Solanum section Leptostemonum is an ideal lineage to test the theoretical framework regarding proposed evolutionary benefits of outcrossing sexual systems in comparison to cosexuality. Theoretically, non-cosexual taxa should support more genetic diversity within populations, experience less inbreeding, and have less genetic structure due to a restricted ability to self-fertilize. However, many confounding factors present challenges for a confident inference that inherent differences in sexual systems influence observed genetic patterns among populations. This study provides a foundational baseline of the population genetics of several species of different sexual systems with the aim of generating hypotheses of any factor—including sexual system—that influences genetic patterns. Importantly, results indicate that dioecious S. asymmetriphyllum maintains less genetic structure and greater admixture among populations than cosexual S. raphiotes at the same three locations where they co-occur. This suggests that when certain conditions are met, the evolution of dioecy may have proceeded as a means to avoid genetic consequences of self-compatibility and may support hypotheses of benefits gained through differential resource allocation partitioned across sexes. Arguably, the most significant finding of this study is that all taxa are strongly inbred, possibly reflective of a shared response to recent climate shifts, such as the increased frequency and intensity of the region’s fire regime.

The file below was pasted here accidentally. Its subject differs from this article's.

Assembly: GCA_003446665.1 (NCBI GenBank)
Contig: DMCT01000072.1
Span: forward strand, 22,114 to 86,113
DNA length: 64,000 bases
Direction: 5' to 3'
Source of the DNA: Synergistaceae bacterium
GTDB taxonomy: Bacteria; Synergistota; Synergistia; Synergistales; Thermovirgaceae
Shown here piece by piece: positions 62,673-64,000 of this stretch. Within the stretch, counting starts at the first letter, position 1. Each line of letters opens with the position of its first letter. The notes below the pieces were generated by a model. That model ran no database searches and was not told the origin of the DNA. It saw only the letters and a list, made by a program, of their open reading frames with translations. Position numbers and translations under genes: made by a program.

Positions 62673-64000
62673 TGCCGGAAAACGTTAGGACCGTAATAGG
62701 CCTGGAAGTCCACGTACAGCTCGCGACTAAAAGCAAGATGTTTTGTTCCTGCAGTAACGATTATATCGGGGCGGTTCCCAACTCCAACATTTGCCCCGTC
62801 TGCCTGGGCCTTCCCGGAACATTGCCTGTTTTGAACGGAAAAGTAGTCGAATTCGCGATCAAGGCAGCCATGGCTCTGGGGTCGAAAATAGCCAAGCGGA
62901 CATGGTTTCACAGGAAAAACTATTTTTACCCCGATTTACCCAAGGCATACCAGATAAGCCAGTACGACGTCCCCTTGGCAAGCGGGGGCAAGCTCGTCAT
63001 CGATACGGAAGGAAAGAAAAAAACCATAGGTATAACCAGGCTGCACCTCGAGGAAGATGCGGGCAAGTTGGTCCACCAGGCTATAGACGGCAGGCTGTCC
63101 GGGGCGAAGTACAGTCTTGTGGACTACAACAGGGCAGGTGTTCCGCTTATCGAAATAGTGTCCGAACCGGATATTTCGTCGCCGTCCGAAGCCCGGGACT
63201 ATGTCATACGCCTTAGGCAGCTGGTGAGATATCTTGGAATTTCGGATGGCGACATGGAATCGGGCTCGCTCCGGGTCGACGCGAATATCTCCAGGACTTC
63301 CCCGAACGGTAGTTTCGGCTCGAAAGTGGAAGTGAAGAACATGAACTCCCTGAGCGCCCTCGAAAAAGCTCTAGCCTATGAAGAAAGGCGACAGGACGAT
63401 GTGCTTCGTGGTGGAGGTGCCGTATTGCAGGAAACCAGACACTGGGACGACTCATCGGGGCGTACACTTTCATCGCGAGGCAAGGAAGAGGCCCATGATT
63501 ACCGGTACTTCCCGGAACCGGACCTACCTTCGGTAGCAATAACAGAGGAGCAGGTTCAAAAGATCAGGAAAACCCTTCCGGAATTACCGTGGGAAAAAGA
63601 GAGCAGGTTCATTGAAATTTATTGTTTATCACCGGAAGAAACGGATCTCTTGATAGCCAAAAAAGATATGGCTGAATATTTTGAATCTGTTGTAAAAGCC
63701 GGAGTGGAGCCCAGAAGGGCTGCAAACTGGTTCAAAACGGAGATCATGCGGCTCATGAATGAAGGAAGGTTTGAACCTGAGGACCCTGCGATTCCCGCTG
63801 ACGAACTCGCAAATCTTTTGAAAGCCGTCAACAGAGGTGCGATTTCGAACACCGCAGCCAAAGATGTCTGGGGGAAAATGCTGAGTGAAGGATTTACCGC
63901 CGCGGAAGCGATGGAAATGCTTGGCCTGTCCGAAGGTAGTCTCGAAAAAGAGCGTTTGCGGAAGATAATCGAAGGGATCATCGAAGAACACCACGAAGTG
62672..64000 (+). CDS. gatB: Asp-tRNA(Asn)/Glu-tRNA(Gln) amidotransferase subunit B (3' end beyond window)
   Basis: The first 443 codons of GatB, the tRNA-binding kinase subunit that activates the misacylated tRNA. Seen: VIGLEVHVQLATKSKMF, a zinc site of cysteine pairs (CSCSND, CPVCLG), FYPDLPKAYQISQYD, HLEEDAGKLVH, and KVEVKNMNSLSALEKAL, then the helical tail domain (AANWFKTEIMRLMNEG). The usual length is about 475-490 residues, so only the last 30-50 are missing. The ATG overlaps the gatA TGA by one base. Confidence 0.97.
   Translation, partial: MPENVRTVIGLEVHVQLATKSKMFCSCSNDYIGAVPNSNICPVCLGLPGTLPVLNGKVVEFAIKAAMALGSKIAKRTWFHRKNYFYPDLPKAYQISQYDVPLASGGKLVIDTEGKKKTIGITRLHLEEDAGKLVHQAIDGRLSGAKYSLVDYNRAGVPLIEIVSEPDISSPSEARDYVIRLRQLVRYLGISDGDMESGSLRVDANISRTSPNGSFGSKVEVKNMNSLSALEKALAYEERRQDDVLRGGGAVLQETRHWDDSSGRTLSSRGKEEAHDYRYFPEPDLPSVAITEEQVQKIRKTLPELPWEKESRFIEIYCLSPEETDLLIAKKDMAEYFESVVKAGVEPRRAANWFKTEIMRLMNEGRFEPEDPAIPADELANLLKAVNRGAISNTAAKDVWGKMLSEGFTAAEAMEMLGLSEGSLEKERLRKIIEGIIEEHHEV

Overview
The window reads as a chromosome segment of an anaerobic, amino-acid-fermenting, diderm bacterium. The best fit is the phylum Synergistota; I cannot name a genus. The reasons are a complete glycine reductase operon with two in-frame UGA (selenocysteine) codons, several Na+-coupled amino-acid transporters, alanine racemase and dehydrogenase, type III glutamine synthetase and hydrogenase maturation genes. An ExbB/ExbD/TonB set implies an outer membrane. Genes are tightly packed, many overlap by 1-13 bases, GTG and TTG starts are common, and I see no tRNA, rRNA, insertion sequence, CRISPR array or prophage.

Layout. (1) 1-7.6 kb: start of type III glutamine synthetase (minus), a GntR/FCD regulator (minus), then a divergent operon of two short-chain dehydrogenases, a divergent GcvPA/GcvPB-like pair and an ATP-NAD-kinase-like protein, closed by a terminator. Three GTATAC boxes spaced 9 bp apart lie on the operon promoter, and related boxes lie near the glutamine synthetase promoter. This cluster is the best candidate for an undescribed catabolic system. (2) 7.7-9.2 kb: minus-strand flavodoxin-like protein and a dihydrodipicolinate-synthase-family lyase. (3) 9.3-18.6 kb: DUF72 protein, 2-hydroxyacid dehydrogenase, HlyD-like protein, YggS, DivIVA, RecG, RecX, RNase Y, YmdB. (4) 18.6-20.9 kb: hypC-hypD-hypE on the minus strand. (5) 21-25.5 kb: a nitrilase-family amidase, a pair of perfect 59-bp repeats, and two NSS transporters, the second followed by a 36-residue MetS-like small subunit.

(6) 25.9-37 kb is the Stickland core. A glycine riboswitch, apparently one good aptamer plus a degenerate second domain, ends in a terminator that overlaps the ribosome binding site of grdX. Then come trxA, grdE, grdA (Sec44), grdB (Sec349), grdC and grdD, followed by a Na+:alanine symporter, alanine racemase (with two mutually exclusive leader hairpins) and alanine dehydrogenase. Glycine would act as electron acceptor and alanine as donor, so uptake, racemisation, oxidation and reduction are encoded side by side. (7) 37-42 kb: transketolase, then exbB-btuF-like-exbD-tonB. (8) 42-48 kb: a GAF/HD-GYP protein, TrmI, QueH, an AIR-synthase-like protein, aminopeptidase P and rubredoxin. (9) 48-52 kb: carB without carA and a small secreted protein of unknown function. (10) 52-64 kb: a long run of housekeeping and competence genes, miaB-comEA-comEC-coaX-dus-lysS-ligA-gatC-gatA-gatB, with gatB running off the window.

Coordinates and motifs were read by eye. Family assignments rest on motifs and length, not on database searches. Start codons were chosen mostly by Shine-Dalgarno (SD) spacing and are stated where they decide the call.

Cantley JT, Jordon-Thaden IE, Roche MD, Hayes D, Kate S, Martine CT. 2023. A Foundational Population Genetics Investigation of the Sexual Systems of Solanum (Solanaceae) in the Australian Monsoon Tropics Suggests Dioecious Taxa May Benefit from Increased Genetic Admixture via Obligate Outcrossing. Plants 12(11):2200. https://doi.org/10.3390/plants12112200